Documents: Kindle (.AZW, .AZW1). Text (.TXT)
Unprotected Mobipocket (.MOBI, .PRC)
Audible: Audible (.AA, .AAX)
Music: MP3 (.MP3)
Personal Documents
Kindle's Personal Document Service (via Whispernet) allows you to e-mail the following approved file types to your Kindle's e-mail address:

Microsoft Word (.DOC)
Structured HTML (.HTML, .HTM)
RTF (.RTF)
JPEG (.JPEG, .JPG)
GIF (.GIF)
PNG (.PNG)
BMP (.BMP)
PDF (.PDF)
Microsoft Word (.DOCX) is supported in our experimental category.
The above file types can also be combined in a compressed ZIP (.ZIP) file. ZIP files are automatically opened up by the conversion service, converted to the Kindle format, and sent to your Kindle or computer as specified.

The experimental category represents the features we are working on to enhance the Kindle experience even further. You can e-mail your PDF or DOCX files wirelessly to your Kindle.
Built-in PDF Reader for Kindle (Free 3G) and Kindle (U.S. Wireless) devices
Your Kindle can now display PDF documents without losing the formatting of the original file. Send PDF documents directly to your Kindle (via your @Kindle address) or drag and drop PDF files from your computer to your Kindle (when connected via USB). You can also magnify PDFs by viewing them in landscape mode.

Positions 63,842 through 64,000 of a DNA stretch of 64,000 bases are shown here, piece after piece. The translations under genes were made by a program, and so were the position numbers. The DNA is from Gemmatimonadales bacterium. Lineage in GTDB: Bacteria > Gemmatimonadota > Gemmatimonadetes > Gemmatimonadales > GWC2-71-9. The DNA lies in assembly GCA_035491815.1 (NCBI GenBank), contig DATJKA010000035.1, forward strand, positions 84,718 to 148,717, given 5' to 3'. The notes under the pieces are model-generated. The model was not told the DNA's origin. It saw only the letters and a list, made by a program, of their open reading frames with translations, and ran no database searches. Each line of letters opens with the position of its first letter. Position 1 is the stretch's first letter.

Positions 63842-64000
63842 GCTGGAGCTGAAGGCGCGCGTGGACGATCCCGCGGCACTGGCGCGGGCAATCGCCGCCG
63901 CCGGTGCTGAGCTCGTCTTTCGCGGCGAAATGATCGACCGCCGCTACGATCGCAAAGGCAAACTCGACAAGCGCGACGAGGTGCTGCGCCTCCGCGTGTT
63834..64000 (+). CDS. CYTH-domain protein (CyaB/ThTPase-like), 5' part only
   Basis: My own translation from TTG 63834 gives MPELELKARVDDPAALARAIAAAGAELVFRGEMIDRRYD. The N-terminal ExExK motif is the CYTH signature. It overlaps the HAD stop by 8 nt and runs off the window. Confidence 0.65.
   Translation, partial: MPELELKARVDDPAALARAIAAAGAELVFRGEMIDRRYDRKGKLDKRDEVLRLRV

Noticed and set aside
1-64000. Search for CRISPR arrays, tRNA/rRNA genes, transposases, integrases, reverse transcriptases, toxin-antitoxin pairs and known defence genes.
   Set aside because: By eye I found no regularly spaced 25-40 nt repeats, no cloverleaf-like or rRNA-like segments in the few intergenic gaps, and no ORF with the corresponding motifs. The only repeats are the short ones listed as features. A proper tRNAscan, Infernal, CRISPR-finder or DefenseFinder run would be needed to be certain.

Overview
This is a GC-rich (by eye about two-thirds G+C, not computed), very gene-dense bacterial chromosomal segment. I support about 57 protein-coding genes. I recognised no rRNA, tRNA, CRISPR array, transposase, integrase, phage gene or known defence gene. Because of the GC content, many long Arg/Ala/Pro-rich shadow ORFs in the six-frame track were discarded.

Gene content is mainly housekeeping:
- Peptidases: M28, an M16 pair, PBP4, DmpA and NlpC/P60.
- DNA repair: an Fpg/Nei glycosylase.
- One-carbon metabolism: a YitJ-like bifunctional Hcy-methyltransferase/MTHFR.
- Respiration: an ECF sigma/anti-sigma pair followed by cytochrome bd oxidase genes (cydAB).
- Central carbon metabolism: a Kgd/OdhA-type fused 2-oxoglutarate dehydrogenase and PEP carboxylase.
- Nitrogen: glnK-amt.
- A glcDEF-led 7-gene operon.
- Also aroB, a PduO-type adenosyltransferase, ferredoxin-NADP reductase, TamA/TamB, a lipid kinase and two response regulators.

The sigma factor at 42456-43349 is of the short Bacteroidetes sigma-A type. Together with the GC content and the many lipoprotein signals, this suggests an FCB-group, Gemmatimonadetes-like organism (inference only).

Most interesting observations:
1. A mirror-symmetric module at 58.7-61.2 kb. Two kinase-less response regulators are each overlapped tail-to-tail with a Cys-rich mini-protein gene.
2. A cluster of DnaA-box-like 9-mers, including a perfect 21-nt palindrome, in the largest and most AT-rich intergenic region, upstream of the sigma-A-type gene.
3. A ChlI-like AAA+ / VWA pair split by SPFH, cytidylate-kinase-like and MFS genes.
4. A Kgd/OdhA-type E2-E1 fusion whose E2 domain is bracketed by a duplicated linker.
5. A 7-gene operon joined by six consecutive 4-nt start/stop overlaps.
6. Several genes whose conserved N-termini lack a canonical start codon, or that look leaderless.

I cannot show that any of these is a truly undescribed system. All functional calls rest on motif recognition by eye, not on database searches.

Option to Convert PDF Files to Kindle Format
If you prefer to have your personal PDF documents converted to the Kindle format so you can take advantage of Kindle functionality such as variable font size, annotation, Text-to-Speech, etc., type "Convert" in the subject of the e-mail when you submit your personal document to your @kindle.com address."

Chris Kennedy
01-06-2011, 3:06 PM
I have the Kindle DX, and I have to admit, I really like it. I bought it through work because I had some funds available to me and one of the major publishers in my field has gone over to Kindle. So, I thought being able to carry around a bunch of references rather than lug books around would be nice.

I was really surprised how easy it was to read from. I find backlit screens hard to read from for long periods, but I can read from my Kindle for hours and hours. I have found myself using it for recreational reading as well, which I never expected I would.